The AAC established a statewide network called the California Statewide AAC. We worked the “system” and lobbied legislators, university administrators, union leadership, the regents, faculty, staff, community organizations and other students to support us in our endeavors. We gathered signatures on petitions, faxed and called the regents. We held teach-ins on the need for the repeal of SP1 and 2.

Finally, March rolled around and the bimonthly regents meeting would be at UCLA on the 14th and 15th. We had already been planning for a huge rally for the 14th, but the repeal was not even on the agenda. The purposed of the rally would be to get the Regents to put it on the agenda and to repeal SP-1 and 2.

On Monday night we set up a tent city we called Freedom City at UCLA. Students camped out here and prepared for the rally making signs, banners, holding teach-ins, training for security, and outreaching to other students. By Tuesday night Freedom City was a flurry of activity. It was a festive atmosphere. Everyone was excited about the thought of the repeal finally happening after 6 years.

Wednesday morning I spoke during the public comment period at the Regents meeting. I don’t remember what I said exactly, but they weren’t really listening to me anyway. I hurried back out to join the rest of the 50-person strong security team. Later in the papers journalists applauded us for being so organized.

By 11 am students and news crews were packed into the meeting place, Westwood Plaza. They held signs, wore red “Access Denied” t-shirts and stickers. A few speakers spoke to hype up the crowd that was already over a 1,000 strong.

The day was advertised as a “student strike.” I spoke to a few Chicana/o Studies professors and asked them to cancel class so that their students could join the rally. The crowd was full of students from UCLA and other UCs, high school students, faculty, staff, and community members.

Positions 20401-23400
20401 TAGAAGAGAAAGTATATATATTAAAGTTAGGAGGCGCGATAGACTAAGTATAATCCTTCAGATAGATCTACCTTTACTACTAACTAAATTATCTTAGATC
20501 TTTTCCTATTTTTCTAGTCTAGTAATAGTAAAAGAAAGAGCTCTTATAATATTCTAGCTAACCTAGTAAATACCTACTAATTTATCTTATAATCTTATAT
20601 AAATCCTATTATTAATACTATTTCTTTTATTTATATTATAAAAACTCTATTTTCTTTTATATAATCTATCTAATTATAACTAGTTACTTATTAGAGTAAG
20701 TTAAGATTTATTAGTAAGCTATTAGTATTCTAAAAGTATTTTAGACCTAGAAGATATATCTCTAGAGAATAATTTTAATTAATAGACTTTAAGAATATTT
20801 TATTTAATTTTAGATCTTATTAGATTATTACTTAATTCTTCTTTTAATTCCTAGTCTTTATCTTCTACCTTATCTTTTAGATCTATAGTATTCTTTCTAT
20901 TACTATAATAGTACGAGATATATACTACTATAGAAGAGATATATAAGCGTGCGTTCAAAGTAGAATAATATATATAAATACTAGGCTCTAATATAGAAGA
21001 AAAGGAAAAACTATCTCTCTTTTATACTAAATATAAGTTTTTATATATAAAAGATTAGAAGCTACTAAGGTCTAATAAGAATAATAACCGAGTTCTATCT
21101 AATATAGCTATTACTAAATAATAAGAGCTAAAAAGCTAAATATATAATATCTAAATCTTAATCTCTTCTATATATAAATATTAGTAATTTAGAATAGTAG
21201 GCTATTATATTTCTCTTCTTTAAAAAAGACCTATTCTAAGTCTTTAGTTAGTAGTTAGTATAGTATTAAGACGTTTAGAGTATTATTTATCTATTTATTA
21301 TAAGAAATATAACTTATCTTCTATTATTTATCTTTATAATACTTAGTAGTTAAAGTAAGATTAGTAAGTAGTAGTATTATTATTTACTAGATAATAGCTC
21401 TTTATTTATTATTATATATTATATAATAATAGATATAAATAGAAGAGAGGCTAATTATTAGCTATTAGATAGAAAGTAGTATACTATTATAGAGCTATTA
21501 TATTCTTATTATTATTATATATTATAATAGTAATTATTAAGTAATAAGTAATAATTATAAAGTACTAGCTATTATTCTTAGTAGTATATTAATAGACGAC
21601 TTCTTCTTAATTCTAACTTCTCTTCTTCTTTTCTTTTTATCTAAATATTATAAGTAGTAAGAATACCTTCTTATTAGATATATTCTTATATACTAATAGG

It was amazing; I had never seen that amount of diversity at UCLA. We began the march around campus. At one point I couldn’t see where the block ended or began. The crowd chanted loudly. As a member of the security team I wasn’t allowed to chant.

We even took over the historic Royce Hall, a UCLA landmark. We did it because at that point (around 4 pm) we knew that the Regents were not conceding to our demands, so we needed to up the ante. Later that night candidates for LA mayor were supposed to hold a major debate there, but we had other plans.

Actually, it wasn’t really planned. The only people who knew were a handful of key organizers. Everyone else went along with it. We left Royce just before 8 pm. For about four hours student leaders negotiated with campus administrators. They kept pushing off arrests. We stated our demands, they were met. We left with the agreement that the repeal would be on the May meeting’s agenda in San Francisco.

Not a single student was arrested and we stuck to the principles of nonviolence. We made the nightly news and were in every major California newspaper. We made history, and all right before finals too. On May 16, 2001 the UC Regents approved RE-28 a resolution which rescinded SP-1.

Who made it happen? The students, the mighty, mighty students who were fighting for justice and an education.